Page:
Tag Archives: Sentencing

Chocolate: A Comic Courtroom Play (Scene 8)


Hyrum (9) enjoying the feel of a federal district court judge’s chair.

No matter how compelling the evidence and the argument, the fate of any case, and the people involved, is in the hands of the judge (or the whims of the jury).  Outcomes are rarely predictable.  What do you think about this case?  Which way should the scales of justice tip?  Well, let’s check in on Judge Stone for this final scene of Chocolate.

by Roger Evans Baker

The Characters:
• The Honorable Marsha P. Stone, Judge of the 13th District Court
• Mr. John Butcher, Prosecuting Attorney
• Mr. Gil Sullivan, Defense Attorney
• Victor S. Bull, the Defendant
• Ashton “Flapper” Cuff, Court Bailiff
• Officer Harold Ketchum, Police Officer
• Vickie Hicks, Bull’s 17-year-old niece
• Judd “Snoops” Lawson, Bull’s duplex neighbor
• Ernest “Tubby” Brown, Bull’s drinking buddy
• Winowna Darling Bull, Bull’s 76-year-old mother

MR. BUTCHER. (again, almost singing) No further questions.

MR. SULLIVAN. (deflated): No further witnesses, Mayam.

JUDGE STONE. Good. I mean, very well. Mr. Butcher, do you have a closing statement, or do you submit it to the judgment of the Court?

MR. BUTCHER. (catching the hint, but letting go with difficulty) Well, I have saved by most eloquent argument for closing, Your Honor, but I’ll submit it if Your Honor wishes.

JUDGE STONE. I do wish it. Mr. Sullivan, what do you have to say on behalf of your client?

MR. SULLIVAN. (grumbling, becoming agitated) Well, Your Honor, Mayam, it’s just as I said before. It’s all lies. And I’ll tell you somethin’ else. It’s more than just lies. It’s downright evil: the government cavortin’ with liars and deceivers to put an innocent man behind bars and shame him forever. What’s this country comin’ to? I’m tellin’ you, justice means nothin’ in the face of such conspiracy! I trust that a judge as intelligent and discerning as Yourself can see that, can see through the trickster’s smoke and mirrors, and find it within your heart to let an innocent man go free.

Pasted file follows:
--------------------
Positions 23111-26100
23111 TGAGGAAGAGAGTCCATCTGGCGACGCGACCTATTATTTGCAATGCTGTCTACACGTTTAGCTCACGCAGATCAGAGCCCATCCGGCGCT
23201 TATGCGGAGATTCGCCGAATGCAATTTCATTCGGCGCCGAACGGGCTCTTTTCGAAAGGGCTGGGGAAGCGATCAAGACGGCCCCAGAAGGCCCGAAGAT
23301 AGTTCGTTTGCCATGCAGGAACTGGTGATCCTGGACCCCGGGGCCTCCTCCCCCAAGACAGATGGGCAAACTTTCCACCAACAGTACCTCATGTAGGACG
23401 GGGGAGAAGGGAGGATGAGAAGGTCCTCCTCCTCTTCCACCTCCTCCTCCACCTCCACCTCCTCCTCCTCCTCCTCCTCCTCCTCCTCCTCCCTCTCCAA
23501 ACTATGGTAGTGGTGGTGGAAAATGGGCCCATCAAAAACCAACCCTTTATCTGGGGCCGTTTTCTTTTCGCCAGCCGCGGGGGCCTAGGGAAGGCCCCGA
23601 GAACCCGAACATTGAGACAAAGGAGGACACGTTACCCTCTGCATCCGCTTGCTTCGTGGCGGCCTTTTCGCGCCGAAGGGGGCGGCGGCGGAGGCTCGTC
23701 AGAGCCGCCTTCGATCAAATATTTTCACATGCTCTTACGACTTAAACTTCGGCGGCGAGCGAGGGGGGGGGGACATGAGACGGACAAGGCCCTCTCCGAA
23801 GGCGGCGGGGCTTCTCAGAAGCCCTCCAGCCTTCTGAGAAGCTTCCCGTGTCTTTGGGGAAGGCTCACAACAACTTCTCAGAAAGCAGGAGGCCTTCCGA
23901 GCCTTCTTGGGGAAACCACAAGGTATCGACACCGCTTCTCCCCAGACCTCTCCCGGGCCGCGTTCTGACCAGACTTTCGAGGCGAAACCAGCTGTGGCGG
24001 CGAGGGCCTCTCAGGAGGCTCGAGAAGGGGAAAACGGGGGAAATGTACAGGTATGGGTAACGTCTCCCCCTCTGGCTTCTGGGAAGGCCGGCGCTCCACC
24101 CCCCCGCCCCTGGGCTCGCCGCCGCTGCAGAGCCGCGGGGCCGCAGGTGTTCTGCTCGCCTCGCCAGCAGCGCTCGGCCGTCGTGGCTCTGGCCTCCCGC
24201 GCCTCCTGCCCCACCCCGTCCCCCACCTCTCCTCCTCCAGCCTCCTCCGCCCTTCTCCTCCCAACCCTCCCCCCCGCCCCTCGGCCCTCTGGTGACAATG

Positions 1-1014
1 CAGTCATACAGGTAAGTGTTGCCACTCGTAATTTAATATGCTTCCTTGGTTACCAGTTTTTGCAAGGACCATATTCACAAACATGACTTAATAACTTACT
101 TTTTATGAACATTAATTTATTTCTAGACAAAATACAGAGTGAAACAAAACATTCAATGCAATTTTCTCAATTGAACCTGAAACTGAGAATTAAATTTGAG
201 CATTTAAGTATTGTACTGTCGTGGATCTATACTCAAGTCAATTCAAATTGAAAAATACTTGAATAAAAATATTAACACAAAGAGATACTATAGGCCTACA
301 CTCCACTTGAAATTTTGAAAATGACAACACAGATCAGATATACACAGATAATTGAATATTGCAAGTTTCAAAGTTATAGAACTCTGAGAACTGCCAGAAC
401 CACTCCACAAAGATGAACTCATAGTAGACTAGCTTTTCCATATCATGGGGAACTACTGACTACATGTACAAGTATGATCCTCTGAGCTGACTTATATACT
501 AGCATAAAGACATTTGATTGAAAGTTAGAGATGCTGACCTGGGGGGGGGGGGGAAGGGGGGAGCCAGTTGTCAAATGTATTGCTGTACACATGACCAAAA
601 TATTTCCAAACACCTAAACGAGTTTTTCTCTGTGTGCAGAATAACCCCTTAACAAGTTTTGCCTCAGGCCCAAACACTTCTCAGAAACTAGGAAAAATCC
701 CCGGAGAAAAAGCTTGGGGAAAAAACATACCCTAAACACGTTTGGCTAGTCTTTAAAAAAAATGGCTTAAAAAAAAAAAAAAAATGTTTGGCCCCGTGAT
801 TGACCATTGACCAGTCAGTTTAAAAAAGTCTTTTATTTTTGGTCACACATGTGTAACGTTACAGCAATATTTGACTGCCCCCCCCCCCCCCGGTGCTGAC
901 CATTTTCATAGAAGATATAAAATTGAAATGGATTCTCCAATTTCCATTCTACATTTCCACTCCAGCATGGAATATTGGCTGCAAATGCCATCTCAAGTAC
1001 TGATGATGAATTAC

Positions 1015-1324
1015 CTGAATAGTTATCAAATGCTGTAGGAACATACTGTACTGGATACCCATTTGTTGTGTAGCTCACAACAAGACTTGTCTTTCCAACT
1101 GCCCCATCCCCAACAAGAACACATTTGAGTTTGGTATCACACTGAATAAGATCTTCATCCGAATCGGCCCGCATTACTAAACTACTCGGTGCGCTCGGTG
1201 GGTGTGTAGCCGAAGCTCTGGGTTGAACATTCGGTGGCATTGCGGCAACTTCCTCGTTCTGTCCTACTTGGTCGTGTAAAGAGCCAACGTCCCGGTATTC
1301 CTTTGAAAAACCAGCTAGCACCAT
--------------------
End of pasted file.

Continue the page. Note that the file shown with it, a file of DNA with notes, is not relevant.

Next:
JUDGE STONE. Your brief rebuttal, Mr. Butcher?

MR. BUTCHER. (indignant) Conspiracy shmiracy, I say. He’s paranoid! I’ve never heard a more ridiculous story than the one this rascal tried to pawn to this discerning Court. Even I saw through it, I mean, well, you know what I mean. The rogue is guilty.

MR. SULLIVAN. (aside to Butcher) It’s a good thing for you this is a public defender case, Butcher, or I’d have your hide. You just watch your step with my high-paying clients, (under his breath) if I ever get any.

JUDGE STONE. (condescendingly) Well, then. I am prepared to pronounce my judgment. Mr. Bull, I have no doubt that whilst in the course of drunken tirade you did indeed manifest a dangerous weapon, i.e., a loaded firearm, in a threatening manner, thereby instilling terror in the heart of your victim. Your, hmm, defense notwithstanding, I find you guilty as charged. I also find you guilty of discharging a gun within the corporate limits of Sherman City, of public intoxication, of disorderly conduct, and of otherwise disturbing the peace.

MR. SULLIVAN. (outraged) You can’t do that Your Honor! Those crimes weren’t even charged!

JUDGE STONE. (incensed at being openly challenged) I’m the judge, this is my court, and I’ll do as I please. Do you hear! And I find that Mr. Bull did commit all of the above-enumerated crimes. (taking a moment to regain her dignified composure) I shall now pronounce sentence. For each crime the defendant shall pay a fine of $100 dollars, for a total of $500, plus a 200% surcharge to go the State to fund victim reparation programs, school non-violence programs, gun safety education programs, and judicial retirement programs. The total is, let’s see, $1,500. For each crime the defendant shall serve six months, each sentence consecutive (that means back-to-back, Mr. Bull). That’s two years. (long pause, then sounding pleased with her leniency) But I’ll suspend all the jail time upon full payment of the fine and completion of one-thousand hours of community service at the nursing home, where I hope you’ll learn some compassion and some patience and some manners. Court is now adjourned! (the judge suddenly rises and moves toward her chambers)

MR. SULLIVAN. (furious, as the judge descends from the dais) Butcher, you scoundrel, you prejudiced the Judge with all your talk of barbarian and rogue and rascal!

MR. BUTCHER. (defensive) What about you and all your chocolate licking?

BAILIFF FLAPPER. (in sergeant’s mode again, his eyes fixed dutifully on the departing judge) All arise! The most Honorable Judge Marsha P. Stone has departed the judicial chair and this Court is now hereby adjourned!

JUDGE STONE. (rolling her eyes and smiling coquettishly over her shoulder as she enters her chambers) Really, Flapper!


[I sincerely hope that you have enjoyed my little play.]